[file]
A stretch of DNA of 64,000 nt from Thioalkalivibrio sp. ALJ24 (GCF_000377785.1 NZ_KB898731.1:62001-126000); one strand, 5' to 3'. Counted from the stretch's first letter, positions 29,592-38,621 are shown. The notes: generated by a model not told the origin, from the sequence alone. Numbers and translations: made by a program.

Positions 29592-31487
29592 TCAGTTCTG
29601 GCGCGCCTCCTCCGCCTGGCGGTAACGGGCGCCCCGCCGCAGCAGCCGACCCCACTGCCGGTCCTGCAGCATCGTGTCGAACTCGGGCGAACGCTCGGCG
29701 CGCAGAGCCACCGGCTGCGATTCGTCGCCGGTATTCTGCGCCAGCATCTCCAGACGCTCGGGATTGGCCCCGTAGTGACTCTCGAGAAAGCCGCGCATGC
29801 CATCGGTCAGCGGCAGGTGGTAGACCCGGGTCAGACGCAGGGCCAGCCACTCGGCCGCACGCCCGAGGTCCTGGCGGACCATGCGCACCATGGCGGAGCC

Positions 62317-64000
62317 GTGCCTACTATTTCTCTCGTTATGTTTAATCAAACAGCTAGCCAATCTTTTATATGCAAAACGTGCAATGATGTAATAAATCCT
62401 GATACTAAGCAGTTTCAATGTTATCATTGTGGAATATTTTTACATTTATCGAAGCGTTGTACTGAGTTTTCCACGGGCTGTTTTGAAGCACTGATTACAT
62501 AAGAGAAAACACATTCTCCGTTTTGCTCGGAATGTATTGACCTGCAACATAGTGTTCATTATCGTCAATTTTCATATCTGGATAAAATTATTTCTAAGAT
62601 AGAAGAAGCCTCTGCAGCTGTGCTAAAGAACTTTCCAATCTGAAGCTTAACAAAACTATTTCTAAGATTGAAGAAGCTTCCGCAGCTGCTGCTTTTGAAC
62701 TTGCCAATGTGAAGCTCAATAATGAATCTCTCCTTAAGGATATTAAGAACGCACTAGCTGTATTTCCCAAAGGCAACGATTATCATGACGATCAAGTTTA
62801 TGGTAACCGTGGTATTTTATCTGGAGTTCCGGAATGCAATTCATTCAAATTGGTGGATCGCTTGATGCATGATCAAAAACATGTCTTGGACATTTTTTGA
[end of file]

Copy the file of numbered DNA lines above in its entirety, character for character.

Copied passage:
A stretch of DNA of 64,000 nt from Thioalkalivibrio sp. ALJ24 (GCF_000377785.1 NZ_KB898731.1:62001-126000); one strand, 5' to 3'. Counted from the stretch's first letter, positions 29,592-38,621 are shown. The notes: generated by a model not told the origin, from the sequence alone. Numbers and translations: made by a program.

Positions 29592-31487
29592 TCAGTTCTG
29601 GCGCGCCTCCTCCGCCTGGCGGTAACGGGCGCCCCGCCGCAGCAGCCGACCCCACTGCCGGTCCTGCAGCATCGTGTCGAACTCGGGCGAACGCTCGGCG
29701 CGCAGAGCCACCGGCTGCGATTCGTCGCCGGTATTCTGCGCCAGCATCTCCAGACGCTCGGGATTGGCCCCGTAGTGACTCTCGAGAAAGCCGCGCATGC
29801 CATCGGTCAGCGGCAGGTGGTAGACCCGGGTCAGACGCAGGGCCAGCCACTCGGCCGCACGCCCGAGGTCCTGGCGGACCATGCGCACCATGGCGGAGCC

Positions 62317-64000
62317 GTGCCTACTATTTCTCTCGTTATGTTTAATCAAACAGCTAGCCAATCTTTTATATGCAAAACGTGCAATGATGTAATAAATCCT
62401 GATACTAAGCAGTTTCAATGTTATCATTGTGGAATATTTTTACATTTATCGAAGCGTTGTACTGAGTTTTCCACGGGCTGTTTTGAAGCACTGATTACAT
62501 AAGAGAAAACACATTCTCCGTTTTGCTCGGAATGTATTGACCTGCAACATAGTGTTCATTATCGTCAATTTTCATATCTGGATAAAATTATTTCTAAGAT
62601 AGAAGAAGCCTCTGCAGCTGTGCTAAAGAACTTTCCAATCTGAAGCTTAACAAAACTATTTCTAAGATTGAAGAAGCTTCCGCAGCTGCTGCTTTTGAAC
62701 TTGCCAATGTGAAGCTCAATAATGAATCTCTCCTTAAGGATATTAAGAACGCACTAGCTGTATTTCCCAAAGGCAACGATTATCATGACGATCAAGTTTA
62801 TGGTAACCGTGGTATTTTATCTGGAGTTCCGGAATGCAATTCATTCAAATTGGTGGATCGCTTGATGCATGATCAAAAACATGTCTTGGACATTTTTTGA